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Some Holiday Cautions
The holidays are a period of great joy for most people. But they also can be a time when people lower their guard a little. Here are some tips to help you keep your holidays happy:
- If you are planning to put a little bling under the tree, give us a call. Although some insurers provide coverage for newly acquired jewelry and other big-ticket items, it is best to be sure that you are covered as soon as you walk out of the store. We can work with the insurance company to hold off on the paperwork so we don't spoil the surprise.
- If you are traveling over the holidays, be careful how much you (or more likely, your children) reveal on Facebook or other social networking sites. For example, this is a message that you don’t want to post: "OMG - Only two more days 'till we fly to Jamaica for a WHOLE WEEK!" That’s the same as telling people, “Our house will be empty for a WHOLE WEEK!”
- Similarly, try to make it less obvious if no one is home. Make arrangements for someone to shovel your driveway and walk. Cancel your newspapers or have a neighbor pick them up so they don’t pile up outside your house. Put your lights on a timer. And don’t turn your heat down so much that you risk finding frozen pipes when you get home.
- Remember that holiday spirit rarely extends to the parking lot when you are shopping, so exercise extra caution, whether you are walking or driving. Drivers can be distracted thinking about their "to do" list, or they might not have cleared snow and ice from their windows adequately. Drivers also sometimes create their own parking spaces, particularly if the lots have not been cleared enough to see the parking lines. And pedestrians trying to get in from the cold as quickly as possible might take more chances or slip on the ice or snow.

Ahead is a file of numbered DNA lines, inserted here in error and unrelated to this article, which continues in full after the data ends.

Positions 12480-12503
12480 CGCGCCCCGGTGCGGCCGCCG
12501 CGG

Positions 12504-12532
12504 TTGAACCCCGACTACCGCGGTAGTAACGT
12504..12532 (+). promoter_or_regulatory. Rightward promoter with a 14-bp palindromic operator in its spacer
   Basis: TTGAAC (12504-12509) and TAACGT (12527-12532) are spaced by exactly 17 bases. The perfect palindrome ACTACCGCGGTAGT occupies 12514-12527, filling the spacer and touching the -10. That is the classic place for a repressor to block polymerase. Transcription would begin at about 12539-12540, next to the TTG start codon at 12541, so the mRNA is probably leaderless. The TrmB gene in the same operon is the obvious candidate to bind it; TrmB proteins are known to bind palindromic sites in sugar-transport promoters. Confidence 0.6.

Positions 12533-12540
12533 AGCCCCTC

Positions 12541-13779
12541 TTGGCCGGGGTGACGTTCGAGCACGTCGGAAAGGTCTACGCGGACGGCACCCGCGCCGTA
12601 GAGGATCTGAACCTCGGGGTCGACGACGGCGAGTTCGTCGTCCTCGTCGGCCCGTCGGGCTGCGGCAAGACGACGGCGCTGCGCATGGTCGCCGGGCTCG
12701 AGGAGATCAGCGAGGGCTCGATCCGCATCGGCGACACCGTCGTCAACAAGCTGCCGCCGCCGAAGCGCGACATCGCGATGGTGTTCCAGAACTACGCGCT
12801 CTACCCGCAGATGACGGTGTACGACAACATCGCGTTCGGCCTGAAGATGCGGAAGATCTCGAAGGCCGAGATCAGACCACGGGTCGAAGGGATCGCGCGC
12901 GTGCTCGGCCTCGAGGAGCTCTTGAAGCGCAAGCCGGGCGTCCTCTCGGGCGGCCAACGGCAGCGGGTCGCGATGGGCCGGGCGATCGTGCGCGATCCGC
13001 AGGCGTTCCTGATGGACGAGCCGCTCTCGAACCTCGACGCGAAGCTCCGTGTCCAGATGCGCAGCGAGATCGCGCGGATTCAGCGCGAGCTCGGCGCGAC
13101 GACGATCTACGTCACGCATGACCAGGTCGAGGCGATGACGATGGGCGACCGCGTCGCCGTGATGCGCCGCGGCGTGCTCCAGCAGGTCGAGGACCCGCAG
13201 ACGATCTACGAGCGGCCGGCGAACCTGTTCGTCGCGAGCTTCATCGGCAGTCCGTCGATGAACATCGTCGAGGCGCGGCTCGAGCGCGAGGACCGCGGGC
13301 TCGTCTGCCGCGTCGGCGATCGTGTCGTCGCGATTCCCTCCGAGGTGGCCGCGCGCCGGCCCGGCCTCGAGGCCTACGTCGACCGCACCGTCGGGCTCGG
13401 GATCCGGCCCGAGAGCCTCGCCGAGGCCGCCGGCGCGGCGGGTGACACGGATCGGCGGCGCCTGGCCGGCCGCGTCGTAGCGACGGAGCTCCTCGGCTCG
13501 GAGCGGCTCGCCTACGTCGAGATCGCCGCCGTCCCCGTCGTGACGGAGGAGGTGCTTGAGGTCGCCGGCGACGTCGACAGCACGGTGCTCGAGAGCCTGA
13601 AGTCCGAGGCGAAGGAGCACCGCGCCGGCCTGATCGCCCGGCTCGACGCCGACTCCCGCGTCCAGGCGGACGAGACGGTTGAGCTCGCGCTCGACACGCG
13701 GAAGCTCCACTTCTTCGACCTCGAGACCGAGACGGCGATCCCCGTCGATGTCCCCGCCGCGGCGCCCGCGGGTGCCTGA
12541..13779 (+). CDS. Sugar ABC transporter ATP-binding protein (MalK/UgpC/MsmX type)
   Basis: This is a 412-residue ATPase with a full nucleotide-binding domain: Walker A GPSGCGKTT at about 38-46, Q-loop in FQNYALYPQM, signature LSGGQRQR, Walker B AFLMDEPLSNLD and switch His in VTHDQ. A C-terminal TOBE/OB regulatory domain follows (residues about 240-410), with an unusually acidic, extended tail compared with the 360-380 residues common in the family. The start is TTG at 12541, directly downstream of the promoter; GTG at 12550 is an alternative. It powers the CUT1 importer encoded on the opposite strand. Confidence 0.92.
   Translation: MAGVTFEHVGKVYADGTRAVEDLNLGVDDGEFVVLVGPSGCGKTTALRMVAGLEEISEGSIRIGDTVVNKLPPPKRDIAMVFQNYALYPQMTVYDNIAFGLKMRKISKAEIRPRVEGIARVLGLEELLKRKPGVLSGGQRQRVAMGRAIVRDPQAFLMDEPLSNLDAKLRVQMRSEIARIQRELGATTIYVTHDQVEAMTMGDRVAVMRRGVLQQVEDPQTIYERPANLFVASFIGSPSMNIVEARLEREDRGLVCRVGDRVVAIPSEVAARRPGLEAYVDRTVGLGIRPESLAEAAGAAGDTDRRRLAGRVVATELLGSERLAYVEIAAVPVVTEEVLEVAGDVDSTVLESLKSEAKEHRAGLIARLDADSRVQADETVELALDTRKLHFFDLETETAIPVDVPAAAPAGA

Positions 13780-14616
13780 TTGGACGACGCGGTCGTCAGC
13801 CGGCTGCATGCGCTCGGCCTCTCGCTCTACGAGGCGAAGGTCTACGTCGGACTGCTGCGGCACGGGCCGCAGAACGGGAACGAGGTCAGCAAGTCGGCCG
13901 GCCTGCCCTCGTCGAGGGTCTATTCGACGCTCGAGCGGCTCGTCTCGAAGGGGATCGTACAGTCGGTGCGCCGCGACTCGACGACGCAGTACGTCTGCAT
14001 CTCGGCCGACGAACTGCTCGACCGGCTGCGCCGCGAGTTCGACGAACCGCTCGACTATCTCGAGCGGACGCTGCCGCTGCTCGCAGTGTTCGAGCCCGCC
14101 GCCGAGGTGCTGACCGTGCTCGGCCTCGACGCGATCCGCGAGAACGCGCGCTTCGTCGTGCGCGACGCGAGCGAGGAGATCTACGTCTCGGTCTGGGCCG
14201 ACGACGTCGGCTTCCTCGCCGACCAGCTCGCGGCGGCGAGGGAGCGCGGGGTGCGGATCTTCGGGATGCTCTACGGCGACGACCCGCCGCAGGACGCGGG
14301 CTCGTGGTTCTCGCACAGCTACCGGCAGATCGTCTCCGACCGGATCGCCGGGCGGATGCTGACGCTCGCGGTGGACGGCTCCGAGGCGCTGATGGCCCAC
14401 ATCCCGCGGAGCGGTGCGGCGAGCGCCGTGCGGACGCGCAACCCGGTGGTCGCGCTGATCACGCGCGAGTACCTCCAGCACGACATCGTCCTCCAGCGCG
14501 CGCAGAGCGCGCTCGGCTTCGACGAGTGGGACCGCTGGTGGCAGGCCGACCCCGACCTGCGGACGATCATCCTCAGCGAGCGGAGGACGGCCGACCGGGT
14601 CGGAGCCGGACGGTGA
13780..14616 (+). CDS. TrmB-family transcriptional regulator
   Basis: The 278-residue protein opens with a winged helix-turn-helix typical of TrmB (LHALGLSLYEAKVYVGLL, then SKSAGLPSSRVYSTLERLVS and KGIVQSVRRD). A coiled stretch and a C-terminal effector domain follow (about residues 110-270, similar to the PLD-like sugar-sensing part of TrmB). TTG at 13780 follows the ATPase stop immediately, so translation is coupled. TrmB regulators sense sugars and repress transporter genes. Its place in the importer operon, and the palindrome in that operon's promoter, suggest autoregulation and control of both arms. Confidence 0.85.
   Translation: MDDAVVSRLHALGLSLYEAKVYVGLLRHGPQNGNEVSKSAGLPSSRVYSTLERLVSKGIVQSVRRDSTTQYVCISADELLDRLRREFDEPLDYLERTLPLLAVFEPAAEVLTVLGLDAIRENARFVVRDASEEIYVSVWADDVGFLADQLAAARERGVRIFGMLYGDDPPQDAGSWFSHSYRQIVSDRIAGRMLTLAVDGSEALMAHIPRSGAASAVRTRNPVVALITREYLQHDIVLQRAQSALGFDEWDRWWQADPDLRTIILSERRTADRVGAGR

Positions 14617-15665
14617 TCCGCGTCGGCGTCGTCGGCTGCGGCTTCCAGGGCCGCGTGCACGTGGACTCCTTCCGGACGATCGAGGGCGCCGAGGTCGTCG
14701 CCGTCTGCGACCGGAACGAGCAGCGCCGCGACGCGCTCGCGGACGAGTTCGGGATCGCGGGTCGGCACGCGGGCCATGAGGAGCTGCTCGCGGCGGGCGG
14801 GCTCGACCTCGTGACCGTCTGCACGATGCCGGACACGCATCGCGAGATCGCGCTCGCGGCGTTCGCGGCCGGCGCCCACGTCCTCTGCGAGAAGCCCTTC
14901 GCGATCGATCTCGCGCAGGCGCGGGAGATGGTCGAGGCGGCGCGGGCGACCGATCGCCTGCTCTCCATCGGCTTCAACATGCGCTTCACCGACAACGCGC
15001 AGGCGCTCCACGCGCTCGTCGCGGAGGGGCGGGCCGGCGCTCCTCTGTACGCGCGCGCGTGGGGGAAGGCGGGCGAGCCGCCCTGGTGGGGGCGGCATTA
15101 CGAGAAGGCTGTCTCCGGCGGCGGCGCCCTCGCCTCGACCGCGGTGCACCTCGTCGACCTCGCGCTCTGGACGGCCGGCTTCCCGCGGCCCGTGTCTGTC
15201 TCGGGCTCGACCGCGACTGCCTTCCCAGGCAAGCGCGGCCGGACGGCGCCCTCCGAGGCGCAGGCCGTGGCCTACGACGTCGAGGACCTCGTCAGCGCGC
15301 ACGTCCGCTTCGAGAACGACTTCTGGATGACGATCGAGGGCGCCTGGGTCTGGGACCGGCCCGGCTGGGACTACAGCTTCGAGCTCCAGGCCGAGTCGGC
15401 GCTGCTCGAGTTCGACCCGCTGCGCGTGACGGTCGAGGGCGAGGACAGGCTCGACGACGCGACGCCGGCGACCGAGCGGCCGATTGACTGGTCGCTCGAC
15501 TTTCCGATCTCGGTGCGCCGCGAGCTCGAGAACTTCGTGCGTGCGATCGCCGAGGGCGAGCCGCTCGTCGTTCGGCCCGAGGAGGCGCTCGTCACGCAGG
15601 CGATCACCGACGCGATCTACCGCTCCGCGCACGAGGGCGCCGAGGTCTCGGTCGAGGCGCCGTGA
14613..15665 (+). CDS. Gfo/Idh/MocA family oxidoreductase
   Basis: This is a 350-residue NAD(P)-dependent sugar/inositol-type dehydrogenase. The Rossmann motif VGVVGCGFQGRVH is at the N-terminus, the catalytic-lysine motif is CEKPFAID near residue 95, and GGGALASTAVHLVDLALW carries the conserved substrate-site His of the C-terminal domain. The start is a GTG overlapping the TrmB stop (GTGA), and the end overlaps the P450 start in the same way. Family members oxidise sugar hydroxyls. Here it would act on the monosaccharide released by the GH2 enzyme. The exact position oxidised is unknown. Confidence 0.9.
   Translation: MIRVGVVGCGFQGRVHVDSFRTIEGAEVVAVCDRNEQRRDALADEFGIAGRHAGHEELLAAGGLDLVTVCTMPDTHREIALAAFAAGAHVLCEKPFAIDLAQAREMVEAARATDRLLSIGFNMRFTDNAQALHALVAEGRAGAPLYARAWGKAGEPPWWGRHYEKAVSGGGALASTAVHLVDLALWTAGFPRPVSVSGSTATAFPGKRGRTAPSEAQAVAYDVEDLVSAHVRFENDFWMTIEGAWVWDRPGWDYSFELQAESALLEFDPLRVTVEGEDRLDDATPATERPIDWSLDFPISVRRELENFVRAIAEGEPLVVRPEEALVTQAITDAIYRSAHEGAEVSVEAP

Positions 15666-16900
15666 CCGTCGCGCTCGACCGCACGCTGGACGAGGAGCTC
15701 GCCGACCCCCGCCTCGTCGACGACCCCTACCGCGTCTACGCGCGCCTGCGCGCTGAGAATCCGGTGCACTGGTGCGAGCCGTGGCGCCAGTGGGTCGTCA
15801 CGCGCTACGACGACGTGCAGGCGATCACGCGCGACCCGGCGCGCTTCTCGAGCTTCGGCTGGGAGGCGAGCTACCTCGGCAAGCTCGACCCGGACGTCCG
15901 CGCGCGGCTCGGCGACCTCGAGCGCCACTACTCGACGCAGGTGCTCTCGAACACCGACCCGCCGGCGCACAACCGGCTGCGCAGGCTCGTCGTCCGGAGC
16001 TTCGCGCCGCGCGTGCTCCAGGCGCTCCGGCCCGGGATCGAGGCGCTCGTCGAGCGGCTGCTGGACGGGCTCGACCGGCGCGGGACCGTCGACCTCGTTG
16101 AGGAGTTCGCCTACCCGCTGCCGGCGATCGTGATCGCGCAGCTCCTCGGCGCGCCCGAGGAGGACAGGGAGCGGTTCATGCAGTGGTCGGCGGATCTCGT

- Be careful with holiday decorations. Check the wiring on lights before you plug them in, and don’t leave the tree lit when you leave the house. Exercise caution with candles, and never leave candles burning unattended. Make sure your fireplace is out before you go to bed, and take care to avoid flare-ups or burns in the kitchen.
- Finally, remember your winter driving skills. If the weather outside is frightful, slow down. Leave plenty of space between you and the car in front of you. Carry a cell phone always, and pack an emergency kit for long trips to Grandma’s. After a snowfall, find a stretch of road where you can safely practice a panic stop with your car. It gives you a chance to hear and feel your anti-lock brakes at work, and it gives you an idea of how much extra stopping distance your car will need in slippery conditions.